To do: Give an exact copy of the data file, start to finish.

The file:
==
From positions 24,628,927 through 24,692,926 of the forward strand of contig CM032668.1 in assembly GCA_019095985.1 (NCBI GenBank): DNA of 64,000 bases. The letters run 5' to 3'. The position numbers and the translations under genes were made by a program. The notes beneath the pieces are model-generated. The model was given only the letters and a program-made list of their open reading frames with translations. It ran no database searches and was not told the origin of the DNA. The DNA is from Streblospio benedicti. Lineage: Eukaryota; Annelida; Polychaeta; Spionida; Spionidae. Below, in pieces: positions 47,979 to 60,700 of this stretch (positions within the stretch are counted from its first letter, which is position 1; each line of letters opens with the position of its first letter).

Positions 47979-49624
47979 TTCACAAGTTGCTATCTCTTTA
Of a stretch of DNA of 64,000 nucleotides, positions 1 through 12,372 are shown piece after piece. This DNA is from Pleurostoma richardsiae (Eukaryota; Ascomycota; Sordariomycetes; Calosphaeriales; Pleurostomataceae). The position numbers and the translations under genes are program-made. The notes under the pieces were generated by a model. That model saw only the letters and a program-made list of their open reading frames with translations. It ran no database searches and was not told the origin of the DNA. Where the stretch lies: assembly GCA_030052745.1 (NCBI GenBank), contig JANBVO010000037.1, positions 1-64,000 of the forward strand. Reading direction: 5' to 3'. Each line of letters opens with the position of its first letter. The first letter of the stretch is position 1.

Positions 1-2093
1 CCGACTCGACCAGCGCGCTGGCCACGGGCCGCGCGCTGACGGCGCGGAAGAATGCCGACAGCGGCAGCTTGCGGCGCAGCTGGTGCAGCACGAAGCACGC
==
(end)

From positions 24,628,927 through 24,692,926 of the forward strand of contig CM032668.1 in assembly GCA_019095985.1 (NCBI GenBank): DNA of 64,000 bases. The letters run 5' to 3'. The position numbers and the translations under genes were made by a program. The notes beneath the pieces are model-generated. The model was given only the letters and a program-made list of their open reading frames with translations. It ran no database searches and was not told the origin of the DNA. The DNA is from Streblospio benedicti. Lineage: Eukaryota; Annelida; Polychaeta; Spionida; Spionidae. Below, in pieces: positions 47,979 to 60,700 of this stretch (positions within the stretch are counted from its first letter, which is position 1; each line of letters opens with the position of its first letter).

Positions 47979-49624
47979 TTCACAAGTTGCTATCTCTTTA
Of a stretch of DNA of 64,000 nucleotides, positions 1 through 12,372 are shown piece after piece. This DNA is from Pleurostoma richardsiae (Eukaryota; Ascomycota; Sordariomycetes; Calosphaeriales; Pleurostomataceae). The position numbers and the translations under genes are program-made. The notes under the pieces were generated by a model. That model saw only the letters and a program-made list of their open reading frames with translations. It ran no database searches and was not told the origin of the DNA. Where the stretch lies: assembly GCA_030052745.1 (NCBI GenBank), contig JANBVO010000037.1, positions 1-64,000 of the forward strand. Reading direction: 5' to 3'. Each line of letters opens with the position of its first letter. The first letter of the stretch is position 1.

Positions 1-2093
1 CCGACTCGACCAGCGCGCTGGCCACGGGCCGCGCGCTGACGGCGCGGAAGAATGCCGACAGCGGCAGCTTGCGGCGCAGCTGGTGCAGCACGAAGCACGC